Wednesday, June 15, 2005

Near shoring

Out sourcing:Forget India,let's go to Bulgaria

It is not just distance and timezones that motivate the search for alternatives. India struck gold with US and British Clients in part because of itz workers' English skills and interpersonal ties.But those assets don't hold the same sway for French or German customers.

But Bulgaria,Romania and other locations on the outskirts of Europe are plying a new twist on the craze for sending technology development offshore.They are pushing what pundits call "near shoring",or shifting work to countries that cost less but are only a short hop away.

Finnish companies farm out IT work to Estonia,Germans use contractors in Poland,and Italians ship projects to Serbia.For a lot of European companies,"Indian seems an awfully long way away",says IT services analyst Ian Marriot of reseracher Gartner Inc.

French companies are drawn to Romania,whose latinate language and historic links make it an appealing alternative to Anglophone locales.German companies are likewise lured by the many German speakers in Hungary and Czech republic.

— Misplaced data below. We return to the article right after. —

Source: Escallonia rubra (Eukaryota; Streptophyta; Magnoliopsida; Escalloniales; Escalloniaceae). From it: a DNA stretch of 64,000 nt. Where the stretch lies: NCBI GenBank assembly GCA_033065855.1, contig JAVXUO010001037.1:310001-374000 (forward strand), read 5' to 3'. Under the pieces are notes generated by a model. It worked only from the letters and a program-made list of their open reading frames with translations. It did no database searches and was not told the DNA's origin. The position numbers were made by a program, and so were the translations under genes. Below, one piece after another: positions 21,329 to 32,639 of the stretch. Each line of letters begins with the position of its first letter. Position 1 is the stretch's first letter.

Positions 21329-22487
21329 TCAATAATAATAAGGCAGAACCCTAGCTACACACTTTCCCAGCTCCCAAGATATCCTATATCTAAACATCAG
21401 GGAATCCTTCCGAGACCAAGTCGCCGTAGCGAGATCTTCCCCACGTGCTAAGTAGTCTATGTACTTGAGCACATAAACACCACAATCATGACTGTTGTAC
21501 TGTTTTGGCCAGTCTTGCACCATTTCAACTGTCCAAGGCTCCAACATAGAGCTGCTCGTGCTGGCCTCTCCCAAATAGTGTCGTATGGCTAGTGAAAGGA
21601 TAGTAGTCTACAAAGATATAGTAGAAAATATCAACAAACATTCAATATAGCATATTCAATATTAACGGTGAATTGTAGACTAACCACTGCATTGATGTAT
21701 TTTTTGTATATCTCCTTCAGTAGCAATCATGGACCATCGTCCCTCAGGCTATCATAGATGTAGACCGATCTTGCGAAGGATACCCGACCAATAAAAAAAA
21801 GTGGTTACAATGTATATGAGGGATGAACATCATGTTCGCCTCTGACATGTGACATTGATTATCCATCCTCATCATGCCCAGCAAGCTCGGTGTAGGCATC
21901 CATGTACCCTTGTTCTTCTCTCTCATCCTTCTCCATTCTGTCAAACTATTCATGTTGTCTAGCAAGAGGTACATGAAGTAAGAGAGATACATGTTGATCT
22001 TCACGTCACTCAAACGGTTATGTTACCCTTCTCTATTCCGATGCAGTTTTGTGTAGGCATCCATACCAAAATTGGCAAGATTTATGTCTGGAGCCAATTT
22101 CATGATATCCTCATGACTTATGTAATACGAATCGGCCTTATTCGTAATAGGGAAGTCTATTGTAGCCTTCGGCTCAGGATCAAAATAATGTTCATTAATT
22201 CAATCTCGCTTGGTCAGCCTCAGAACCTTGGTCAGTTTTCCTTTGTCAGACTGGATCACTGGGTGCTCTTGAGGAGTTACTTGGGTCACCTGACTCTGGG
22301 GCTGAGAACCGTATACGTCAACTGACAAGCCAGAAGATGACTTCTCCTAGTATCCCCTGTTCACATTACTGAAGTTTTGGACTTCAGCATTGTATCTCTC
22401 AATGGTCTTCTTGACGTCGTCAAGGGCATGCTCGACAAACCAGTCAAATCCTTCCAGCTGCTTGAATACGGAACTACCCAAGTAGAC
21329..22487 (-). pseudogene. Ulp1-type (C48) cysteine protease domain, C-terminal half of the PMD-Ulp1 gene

It was access to nearby talent that convinced SAP to set up its Bulgarian outpost,which has turned into a beacon of hope for a country struggling to lift itself out of communist era poverty.But itz not the only one.Scattered around the capital are hundreds of small companies doing projects for an impressive list of clients, including Boeing,BMW,General Motors and Siemens.


At 1:37 PM, Anonymous Anonymous said...

you should give BusinessWeek credit for stealing their article.


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